[The Sandoval Signpost (Web edition) is pleased a punch (diet punch that is) to bring you the humor and insightful human observations of Daniel Will Harris, author of My Wife and Times. We continue this entertaining series with Daniel’s observations about the current state of airport security (or insecurity). —Ed].
Close encounters of the fourth kind
By Daniel Will Harris
They said to be at the airport two hours early—so I was. This was the first time I'd flown since the whole unfortunate incident last year and the first time I felt that security would really be looking for anything in my suitcase other than potentially embarrassing items they could wave in the air for everyone else to see.
Don't get me wrong—I'm thankful they're finally taking this seriously—I just don't understand it when I see reports on the news that someone has gotten a handgun through security when I can't get through wearing a belt.
So I got in a long and winding path to the security check which oddly took just five minutes.
The first thing I noticed was that the security people were tiny. There are plenty of big, tough guys in Oakland, but they had managed to choose people who could have been taken for Keebler elves. Maybe they were chosen so more of them could fit in this small and confined space and the big tough guys were watching from above, ready to throw themselves on you. One could only hope.
There was a big sign with an arrow that simply said, "Here" pointing down at a big hole in a big machine. It had the odd feeling of a Bugs Bunny cartoon, as if this was going to confuse Elmer Fudd into throwing himself into the x-ray machine.
I thought it might not be such a bad idea to lay down on the conveyor belt and get a full-body x-ray. It could save thousands in expensive medical tests and increase the efficiency of the healthcare system. "Take a trip—and a test!" might get more people to the airport.
I resisted getting on the conveyor belt, and put my one piece of carry-on luggage through. The machine promptly spit it out at me as if it tasted bad.
"Ba bop bor bapbop" the woman behind the machine mumbled in a way only a bomb-sniffing dog could hear.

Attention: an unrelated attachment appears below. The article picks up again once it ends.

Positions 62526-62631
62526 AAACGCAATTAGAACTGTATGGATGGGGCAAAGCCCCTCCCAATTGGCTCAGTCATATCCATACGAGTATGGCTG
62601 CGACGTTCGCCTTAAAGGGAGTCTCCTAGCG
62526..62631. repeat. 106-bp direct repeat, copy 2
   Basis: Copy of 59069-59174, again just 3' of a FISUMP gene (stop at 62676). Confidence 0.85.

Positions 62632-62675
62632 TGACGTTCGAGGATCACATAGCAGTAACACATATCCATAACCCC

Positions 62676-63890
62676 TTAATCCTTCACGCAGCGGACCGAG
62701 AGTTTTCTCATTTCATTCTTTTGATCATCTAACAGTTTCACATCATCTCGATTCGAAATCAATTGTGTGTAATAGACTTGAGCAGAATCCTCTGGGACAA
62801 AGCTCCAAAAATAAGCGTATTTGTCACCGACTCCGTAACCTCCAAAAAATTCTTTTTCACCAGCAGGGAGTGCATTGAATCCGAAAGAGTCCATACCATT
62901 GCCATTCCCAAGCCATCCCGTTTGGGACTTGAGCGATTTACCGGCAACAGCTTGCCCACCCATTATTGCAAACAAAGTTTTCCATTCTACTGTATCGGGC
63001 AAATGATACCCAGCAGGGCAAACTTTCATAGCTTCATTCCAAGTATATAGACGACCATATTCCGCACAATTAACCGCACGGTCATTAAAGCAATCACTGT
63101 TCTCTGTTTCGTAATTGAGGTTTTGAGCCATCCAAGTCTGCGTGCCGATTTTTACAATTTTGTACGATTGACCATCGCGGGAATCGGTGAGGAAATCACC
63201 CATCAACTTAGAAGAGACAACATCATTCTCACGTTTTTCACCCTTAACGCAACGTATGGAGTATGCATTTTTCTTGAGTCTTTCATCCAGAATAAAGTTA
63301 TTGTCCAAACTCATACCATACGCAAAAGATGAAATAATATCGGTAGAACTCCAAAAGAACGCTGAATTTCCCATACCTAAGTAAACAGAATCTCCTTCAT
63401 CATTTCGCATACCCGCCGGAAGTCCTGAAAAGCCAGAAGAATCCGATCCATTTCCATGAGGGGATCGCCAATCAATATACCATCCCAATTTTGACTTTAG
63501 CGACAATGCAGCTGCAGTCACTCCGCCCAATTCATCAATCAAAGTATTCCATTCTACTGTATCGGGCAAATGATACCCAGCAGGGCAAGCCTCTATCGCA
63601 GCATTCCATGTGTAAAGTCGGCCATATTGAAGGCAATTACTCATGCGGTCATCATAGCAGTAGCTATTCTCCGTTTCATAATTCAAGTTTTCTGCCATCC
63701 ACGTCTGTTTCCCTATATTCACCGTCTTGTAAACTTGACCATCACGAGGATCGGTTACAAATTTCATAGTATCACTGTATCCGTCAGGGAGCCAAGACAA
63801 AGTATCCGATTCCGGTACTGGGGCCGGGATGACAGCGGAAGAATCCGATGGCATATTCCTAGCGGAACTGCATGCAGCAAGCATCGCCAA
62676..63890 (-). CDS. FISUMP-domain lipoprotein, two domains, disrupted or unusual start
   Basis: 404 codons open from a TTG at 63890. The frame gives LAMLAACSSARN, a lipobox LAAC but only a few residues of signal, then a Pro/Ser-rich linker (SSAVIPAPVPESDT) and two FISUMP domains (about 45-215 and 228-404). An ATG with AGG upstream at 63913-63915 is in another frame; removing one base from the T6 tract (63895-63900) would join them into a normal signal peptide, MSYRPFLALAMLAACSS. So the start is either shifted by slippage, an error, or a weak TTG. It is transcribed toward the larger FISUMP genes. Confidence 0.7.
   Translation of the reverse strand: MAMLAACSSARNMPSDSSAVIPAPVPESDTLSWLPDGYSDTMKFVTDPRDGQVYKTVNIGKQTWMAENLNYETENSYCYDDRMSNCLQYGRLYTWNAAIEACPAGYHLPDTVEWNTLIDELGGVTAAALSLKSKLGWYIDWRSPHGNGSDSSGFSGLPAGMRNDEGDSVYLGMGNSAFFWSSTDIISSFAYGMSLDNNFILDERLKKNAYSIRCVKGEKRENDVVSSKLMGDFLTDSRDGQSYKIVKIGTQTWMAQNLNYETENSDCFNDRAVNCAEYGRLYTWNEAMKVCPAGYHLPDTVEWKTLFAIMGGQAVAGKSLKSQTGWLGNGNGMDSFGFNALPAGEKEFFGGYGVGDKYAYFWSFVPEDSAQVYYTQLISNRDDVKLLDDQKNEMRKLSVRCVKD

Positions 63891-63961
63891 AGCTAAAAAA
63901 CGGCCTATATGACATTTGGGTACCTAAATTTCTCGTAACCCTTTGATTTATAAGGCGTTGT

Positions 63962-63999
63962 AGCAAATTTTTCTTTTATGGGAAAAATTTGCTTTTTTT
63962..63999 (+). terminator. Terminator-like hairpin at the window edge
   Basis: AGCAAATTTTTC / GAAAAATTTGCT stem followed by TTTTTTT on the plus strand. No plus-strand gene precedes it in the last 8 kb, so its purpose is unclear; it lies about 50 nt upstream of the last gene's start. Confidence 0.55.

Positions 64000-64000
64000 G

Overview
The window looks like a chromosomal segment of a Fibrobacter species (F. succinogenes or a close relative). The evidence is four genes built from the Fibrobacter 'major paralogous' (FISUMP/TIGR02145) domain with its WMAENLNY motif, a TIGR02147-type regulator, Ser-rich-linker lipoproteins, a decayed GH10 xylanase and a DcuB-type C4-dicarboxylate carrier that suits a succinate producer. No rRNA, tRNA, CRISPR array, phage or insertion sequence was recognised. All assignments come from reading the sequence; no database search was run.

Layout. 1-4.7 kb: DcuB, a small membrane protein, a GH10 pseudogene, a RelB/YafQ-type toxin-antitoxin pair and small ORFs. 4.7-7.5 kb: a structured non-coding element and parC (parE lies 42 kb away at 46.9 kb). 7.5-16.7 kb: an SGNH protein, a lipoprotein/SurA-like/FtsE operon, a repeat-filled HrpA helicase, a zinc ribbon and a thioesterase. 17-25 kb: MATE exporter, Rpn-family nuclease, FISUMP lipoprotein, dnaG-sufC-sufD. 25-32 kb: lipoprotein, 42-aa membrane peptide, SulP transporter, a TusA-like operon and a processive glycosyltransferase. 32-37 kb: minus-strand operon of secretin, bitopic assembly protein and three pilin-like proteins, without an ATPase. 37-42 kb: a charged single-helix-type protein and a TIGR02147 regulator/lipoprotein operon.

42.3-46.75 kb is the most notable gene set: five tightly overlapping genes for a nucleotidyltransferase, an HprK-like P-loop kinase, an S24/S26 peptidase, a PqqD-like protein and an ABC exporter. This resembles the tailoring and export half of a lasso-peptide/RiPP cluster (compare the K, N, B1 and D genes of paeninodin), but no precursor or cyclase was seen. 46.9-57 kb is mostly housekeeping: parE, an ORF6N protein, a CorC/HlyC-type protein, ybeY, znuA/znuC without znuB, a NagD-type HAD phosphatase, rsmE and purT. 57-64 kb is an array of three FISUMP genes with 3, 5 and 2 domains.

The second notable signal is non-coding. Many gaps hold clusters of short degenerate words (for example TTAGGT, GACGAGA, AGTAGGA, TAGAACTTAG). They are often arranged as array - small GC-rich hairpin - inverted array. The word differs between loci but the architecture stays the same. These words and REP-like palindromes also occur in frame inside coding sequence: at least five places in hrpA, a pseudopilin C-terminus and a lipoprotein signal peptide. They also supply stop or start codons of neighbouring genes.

I shrugged my shoulders and raised my hands in the silent international sign of "huh?" and she yelled "Take out your laptop" this time at a volume Jimmy Hoffa could hear.
I thought I'd been so smart when I packed—I'd carry just one bag and it would contain all the clothes and technology I needed. It turned out my laptop, digital camera, chargers, cables and other techno-stuff took up more space than my clothes but I got it to fit.
Now I had to open that bag and take apart the carefully assembled puzzle of clothes and cables it had taken me hours to artfully arrange. I put the laptop in its own little plastic hamper and sent everything through the machine wondering if there'd be any digital information left at the other end.
I walked through the metal detector portal and set off more alarms than you'd hear on P. Diddy's Bentley. Then a tiny man with the metal-detector-wand looked at me as if to say 'is that a rocket launcher in your pocket or...'
He told me to remove my belt, my watch and everything in my 16 cargo pockets as well as my shoes and deposit them all in a tray that was sent speeding down the conveyor belt towards a group of strangers who looked at my tray as if my wallet and shoes would go with their outfits.
Somehow, without anything in my pockets or even a belt to hold up my pants, the metal-detecting wand was still beeping at me as if I'd swallowed a salad fork.
This all culminated with the miniature security man lifting my shirt and waving the wand over my bare stomach while my beltless pants were inching down and his wand was still beeping. I realized I'd been turned into a floor show for the 120 people now in line and was only embarrassed when there was no applause.
After all this, I got to the gate and realized I had one hour 50 minutes to wait.
After amusing myself by watching what people wore to get on airplanes these days (for a moment I thought I had accidentally stumbled into a sleepover) it was time to board.
Right before walking the plank to the jet, a very large arm pulled me aside and the man attached to the arm informed me that I'd been "selected" for inspection. He made this announcement as if I'd been chosen by Bob Barker on the Price is Right and it was time to "come on down!" What it really meant was I once again had to remove everything from my pockets while they rummaged through my suitcase.
While I knew the small foil-wrapped mint in my pocket couldn't possibly constitute a risk, the security person still eyed me in a way that looked dangerously like he was thinking "cavity search."
Luckily, my iron stomach didn't make his wand beep and I was allowed on the plane, shoes, belt and all. I was relieved to know at least I didn't pose a risk to myself and was fairly secure in the knowledge that no one else had boarded the plane armed with anything more than a mint.